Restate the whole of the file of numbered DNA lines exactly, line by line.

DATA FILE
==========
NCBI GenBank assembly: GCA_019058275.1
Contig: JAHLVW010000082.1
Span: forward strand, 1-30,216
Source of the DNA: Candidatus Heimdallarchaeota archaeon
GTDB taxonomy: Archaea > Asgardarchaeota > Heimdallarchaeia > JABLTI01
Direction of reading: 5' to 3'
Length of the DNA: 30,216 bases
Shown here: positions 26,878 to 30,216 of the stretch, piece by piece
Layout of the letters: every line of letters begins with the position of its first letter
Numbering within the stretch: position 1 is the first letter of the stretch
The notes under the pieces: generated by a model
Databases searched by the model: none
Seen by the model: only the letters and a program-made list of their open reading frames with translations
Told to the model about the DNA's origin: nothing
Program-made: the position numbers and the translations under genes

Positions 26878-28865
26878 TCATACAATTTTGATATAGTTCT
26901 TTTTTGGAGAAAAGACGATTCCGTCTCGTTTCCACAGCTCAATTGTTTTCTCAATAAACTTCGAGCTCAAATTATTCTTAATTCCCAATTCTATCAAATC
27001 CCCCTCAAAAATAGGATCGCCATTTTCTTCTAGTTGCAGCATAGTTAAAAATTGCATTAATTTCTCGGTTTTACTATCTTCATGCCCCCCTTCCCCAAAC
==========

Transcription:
NCBI GenBank assembly: GCA_019058275.1
Contig: JAHLVW010000082.1
Span: forward strand, 1-30,216
Source of the DNA: Candidatus Heimdallarchaeota archaeon
GTDB taxonomy: Archaea > Asgardarchaeota > Heimdallarchaeia > JABLTI01
Direction of reading: 5' to 3'
Length of the DNA: 30,216 bases
Shown here: positions 26,878 to 30,216 of the stretch, piece by piece
Layout of the letters: every line of letters begins with the position of its first letter
Numbering within the stretch: position 1 is the first letter of the stretch
The notes under the pieces: generated by a model
Databases searched by the model: none
Seen by the model: only the letters and a program-made list of their open reading frames with translations
Told to the model about the DNA's origin: nothing
Program-made: the position numbers and the translations under genes

Positions 26878-28865
26878 TCATACAATTTTGATATAGTTCT
26901 TTTTTGGAGAAAAGACGATTCCGTCTCGTTTCCACAGCTCAATTGTTTTCTCAATAAACTTCGAGCTCAAATTATTCTTAATTCCCAATTCTATCAAATC
27001 CCCCTCAAAAATAGGATCGCCATTTTCTTCTAGTTGCAGCATAGTTAAAAATTGCATTAATTTCTCGGTTTTACTATCTTCATGCCCCCCTTCCCCAAAC